After the Norman invasion of Ireland in the 12th century, Dingle harbor was built against stunning hills, one of which being the adjacent Connor Pass, a hike up to Peddler’s Lake from the waterfall here is well worth the spectacular view.

After a long day of sightseeing, a relaxing night in one of Dingle’s many pubs is the perfect reward.

To book this tour click here.

 

7. Dunfanaghy, Co. Donegal

Dunfanaghy, Co. Donegal

County Donegal is home to the historic fishing harbor of Dunfanaghy, which National Geographic Traveler dubbed the coolest spot in 2017. Dunfanaghy is the ideal beach getaway, remote from the city lights and commotion, yet with just enough pubs and activities to keep things exciting.

In addition, the nearby Glenveagh National Park, the country’s second-largest national park and the site of the fabled Glenveagh Castle is an intriguing attraction.

The Dunfanaghy area is home to some of Ireland’s most stunning scenery – from beaches to cliffs, promontories to forest parks. If you want to see the best of Ireland’s northwest, you can start your journey in Dunfanaghy.

8. Greystones, Co. Wicklow

Greystones, Co. Wicklow

This is one of the best coastal towns in Ireland to visit as an easy day or weekend trip from Dublin. Greystones, Ireland’s southernmost town, was once a fishing community and Victorian beach resort. During the summer months, many Irish families travel from Dublin to Greystone for day outings and week-long vacations.

There is a pebble beach to the north of Greystones in addition to the sandy Blue Flag beach to the south, which is where the town’s name comes from.

Kilruddery House and Gardens and Mount Usher Gardens are both within a short distance of Greystones and are both worth a visit.

9. Howth, Co. Dublin

Howth, a seaside resort town on Dublin’s north coast, is nestled beneath a mountainous promontory that marks the northernmost point of the bay.

As trawlers enter and exit the harbor, cod and rays can be found in abundance in this small fishing community. Fresh off the Howth Head walk, hungry hikers can enjoy the fresh catch of the day at the coastal restaurants!

In this fishing community, there is something for hikers of every fitness level. Make sure to visit the Bog of Frogs Loop to get a bird’s eye perspective of cliffs, islands, and lighthouse. There are four possible routes, so keep an eye out for directions posted on the road.

Take a walk along the pier for a more peaceful experience. A 15-minute boat journey away will take you to see Ireland’s Eye. A charming Dublin coastal village, this long sandy beach offers stunning views of Dublin Bay.

To book this tour click here.

 

10. Lahinch, Co. Clare

Lahinch, Co. Clare

Since there are many things to do and see in the area, the town of Lahinch is regarded as one of the best coastal towns in Ireland. Lahinch is best known for its beaches, its proximity to the Cliffs of Moher, a plethora of dining options, and surfing.

You may take a surfing lesson from the pros at Lahinch beach. It is one of Ireland’s most well-known surfing hotspots. Additionally, the fortifications and ancient remains that surround the city bear witness to its long and colorful past.

Visit the nearby Doolin Cave, which features the Northern Hemisphere’s longest free-hanging structure, completed in 1952. One of Ireland’s natural wonders, the route took over 70,000 years to develop. The cave trip closes with a stunning vista of farm animals and wildlife.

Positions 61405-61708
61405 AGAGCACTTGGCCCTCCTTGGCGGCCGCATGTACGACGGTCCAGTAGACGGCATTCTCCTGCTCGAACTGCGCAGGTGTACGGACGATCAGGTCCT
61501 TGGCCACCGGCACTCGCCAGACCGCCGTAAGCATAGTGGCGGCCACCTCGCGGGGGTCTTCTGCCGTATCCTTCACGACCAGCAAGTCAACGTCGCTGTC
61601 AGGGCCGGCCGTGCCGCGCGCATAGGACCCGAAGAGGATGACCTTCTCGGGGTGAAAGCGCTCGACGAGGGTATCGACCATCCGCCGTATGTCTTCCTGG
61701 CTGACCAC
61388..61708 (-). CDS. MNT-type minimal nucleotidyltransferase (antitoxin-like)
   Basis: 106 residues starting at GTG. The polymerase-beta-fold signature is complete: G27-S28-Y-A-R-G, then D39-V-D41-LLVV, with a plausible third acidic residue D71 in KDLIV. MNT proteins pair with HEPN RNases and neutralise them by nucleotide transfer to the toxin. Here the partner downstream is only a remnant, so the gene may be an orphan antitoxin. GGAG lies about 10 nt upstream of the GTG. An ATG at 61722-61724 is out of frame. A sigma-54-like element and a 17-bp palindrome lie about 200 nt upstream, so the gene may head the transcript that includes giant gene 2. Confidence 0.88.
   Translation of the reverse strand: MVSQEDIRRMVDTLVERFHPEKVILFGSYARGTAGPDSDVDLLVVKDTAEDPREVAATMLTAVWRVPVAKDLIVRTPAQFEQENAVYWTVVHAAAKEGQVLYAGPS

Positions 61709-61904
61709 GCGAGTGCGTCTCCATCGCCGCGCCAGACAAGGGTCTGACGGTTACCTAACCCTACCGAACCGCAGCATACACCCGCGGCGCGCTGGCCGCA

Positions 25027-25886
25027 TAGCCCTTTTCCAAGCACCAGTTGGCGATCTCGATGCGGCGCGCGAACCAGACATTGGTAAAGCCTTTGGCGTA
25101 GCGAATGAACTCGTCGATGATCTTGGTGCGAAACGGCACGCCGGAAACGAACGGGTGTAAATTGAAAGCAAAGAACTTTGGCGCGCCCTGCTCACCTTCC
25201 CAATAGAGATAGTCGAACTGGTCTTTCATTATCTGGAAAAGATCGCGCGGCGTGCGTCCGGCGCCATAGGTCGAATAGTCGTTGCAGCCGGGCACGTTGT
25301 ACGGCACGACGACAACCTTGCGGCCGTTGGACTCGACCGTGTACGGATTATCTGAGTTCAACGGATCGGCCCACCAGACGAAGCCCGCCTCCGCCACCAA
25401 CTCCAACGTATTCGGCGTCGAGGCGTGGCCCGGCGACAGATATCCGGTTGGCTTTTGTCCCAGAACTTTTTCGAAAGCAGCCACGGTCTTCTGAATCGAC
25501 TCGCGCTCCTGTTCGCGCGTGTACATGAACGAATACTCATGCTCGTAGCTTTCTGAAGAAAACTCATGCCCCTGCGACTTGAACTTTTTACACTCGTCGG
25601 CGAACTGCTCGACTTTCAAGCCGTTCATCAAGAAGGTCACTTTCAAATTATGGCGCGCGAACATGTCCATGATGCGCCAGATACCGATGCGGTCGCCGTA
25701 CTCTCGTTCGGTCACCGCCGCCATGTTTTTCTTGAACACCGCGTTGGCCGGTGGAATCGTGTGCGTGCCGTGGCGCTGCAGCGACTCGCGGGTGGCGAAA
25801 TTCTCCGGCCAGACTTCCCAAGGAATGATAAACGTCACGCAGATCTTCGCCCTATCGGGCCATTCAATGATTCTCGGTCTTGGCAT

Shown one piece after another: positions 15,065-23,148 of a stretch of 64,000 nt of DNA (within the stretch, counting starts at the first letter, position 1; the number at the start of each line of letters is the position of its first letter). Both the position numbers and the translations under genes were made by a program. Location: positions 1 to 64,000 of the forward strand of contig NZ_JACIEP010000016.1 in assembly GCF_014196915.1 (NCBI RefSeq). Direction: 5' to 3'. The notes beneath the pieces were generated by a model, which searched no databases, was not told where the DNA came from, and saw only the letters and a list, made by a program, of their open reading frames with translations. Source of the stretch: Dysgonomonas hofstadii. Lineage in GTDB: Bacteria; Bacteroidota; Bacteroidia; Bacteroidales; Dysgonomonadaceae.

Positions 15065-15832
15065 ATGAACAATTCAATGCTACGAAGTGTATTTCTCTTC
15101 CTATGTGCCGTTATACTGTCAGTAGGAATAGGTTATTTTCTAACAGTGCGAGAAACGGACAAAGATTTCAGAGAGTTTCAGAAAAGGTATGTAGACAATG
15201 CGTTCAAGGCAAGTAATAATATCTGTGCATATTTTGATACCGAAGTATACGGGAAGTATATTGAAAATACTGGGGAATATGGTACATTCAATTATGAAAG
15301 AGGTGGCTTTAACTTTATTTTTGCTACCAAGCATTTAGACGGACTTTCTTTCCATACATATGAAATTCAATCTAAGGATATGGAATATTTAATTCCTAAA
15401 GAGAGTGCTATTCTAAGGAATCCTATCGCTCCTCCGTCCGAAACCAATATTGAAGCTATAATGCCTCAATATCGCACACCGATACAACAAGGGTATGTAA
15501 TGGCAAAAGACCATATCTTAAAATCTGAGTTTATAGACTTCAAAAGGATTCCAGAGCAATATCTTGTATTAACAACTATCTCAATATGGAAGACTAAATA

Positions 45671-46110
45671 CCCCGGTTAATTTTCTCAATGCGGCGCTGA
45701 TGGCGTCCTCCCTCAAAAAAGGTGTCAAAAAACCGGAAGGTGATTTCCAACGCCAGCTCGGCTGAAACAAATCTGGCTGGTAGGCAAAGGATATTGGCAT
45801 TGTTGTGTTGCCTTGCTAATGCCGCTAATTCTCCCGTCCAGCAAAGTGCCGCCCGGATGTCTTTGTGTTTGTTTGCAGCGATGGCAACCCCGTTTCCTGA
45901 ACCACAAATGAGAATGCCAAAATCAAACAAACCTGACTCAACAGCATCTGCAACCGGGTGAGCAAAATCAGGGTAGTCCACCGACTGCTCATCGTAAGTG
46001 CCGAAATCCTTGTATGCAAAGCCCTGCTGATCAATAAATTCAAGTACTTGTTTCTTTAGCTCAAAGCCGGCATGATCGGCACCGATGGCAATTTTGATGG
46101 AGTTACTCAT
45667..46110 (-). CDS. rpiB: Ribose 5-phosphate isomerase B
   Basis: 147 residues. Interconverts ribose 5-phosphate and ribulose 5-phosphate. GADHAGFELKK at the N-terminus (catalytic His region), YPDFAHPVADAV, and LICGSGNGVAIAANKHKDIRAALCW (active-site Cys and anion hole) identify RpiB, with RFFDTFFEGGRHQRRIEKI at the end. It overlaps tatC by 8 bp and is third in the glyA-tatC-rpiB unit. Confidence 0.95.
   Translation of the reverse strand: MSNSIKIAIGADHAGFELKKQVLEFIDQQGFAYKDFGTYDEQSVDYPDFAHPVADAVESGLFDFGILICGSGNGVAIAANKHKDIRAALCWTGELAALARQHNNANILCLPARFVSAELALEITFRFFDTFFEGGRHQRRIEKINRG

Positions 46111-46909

11. Portrush, Co. Antrim

Portrush, Co. Antrim

Located in County Antrim, Northern Ireland, Portrush is a tiny beach town adjacent to Portstewart, a popular vacation spot. A great part of its old town is built on a 14-mile-long peninsula called Ramore Head, including the train station, and most of the city’s hotels, restaurants, and pubs.

Families go to Portrush year after year because it is such a special place. Over the past nine decades, Barry’s Amusement Park has become a fixture in this community.

Some of the world’s best golf courses can also be found here, and a favorite venue for international golf tournaments. If you’re a Game of Thrones fan, you’ll recognize Dunluce Castle as Castle Greyjoy, which is located in Portrush.

12. Westport, Co. Mayo

Located on the coast of Clew Bay in County Mayo, Ireland, this quaint tiny hamlet is a must-see if you’re ever in the area. Many honors have been bestowed on Westport, which is one of the most scenic coastal towns in Ireland. The town’s colorful Georgian core is one of its most recognizable features.

There’s a lot to see and do in Westport, which includes the beautiful Achill Island and the historic Westport House. When in Achill, don’t miss the opportunity to visit Ireland’s most iconic landmark, Croagh Patrick Mountain.

The Great Western Greenway, one of Ireland’s most popular walking and cycling paths, is also located in Westport. This makes Westport an excellent location to see some of Ireland’s most beautiful landscapes on foot or a bike.

Travel Tips And Resources

Travel Insurance: I never leave home without travel insurance. My personal opinion is if you can afford to travel, you can afford to buy a travel insurance. All things can happen while on the road and you can never be too sure. And it's something that you'll be glad to have when you need it. For my preferred travel insurance, I use Safety Wing.

What To Wear: If you want some ideas on what to pack for Ireland, check out this packing list guide for Ireland.

Where To Stay: I personally use Booking.com for all my accommodations. Check out for their latest deals here.

Reading Resources: Check out our best reading resources here.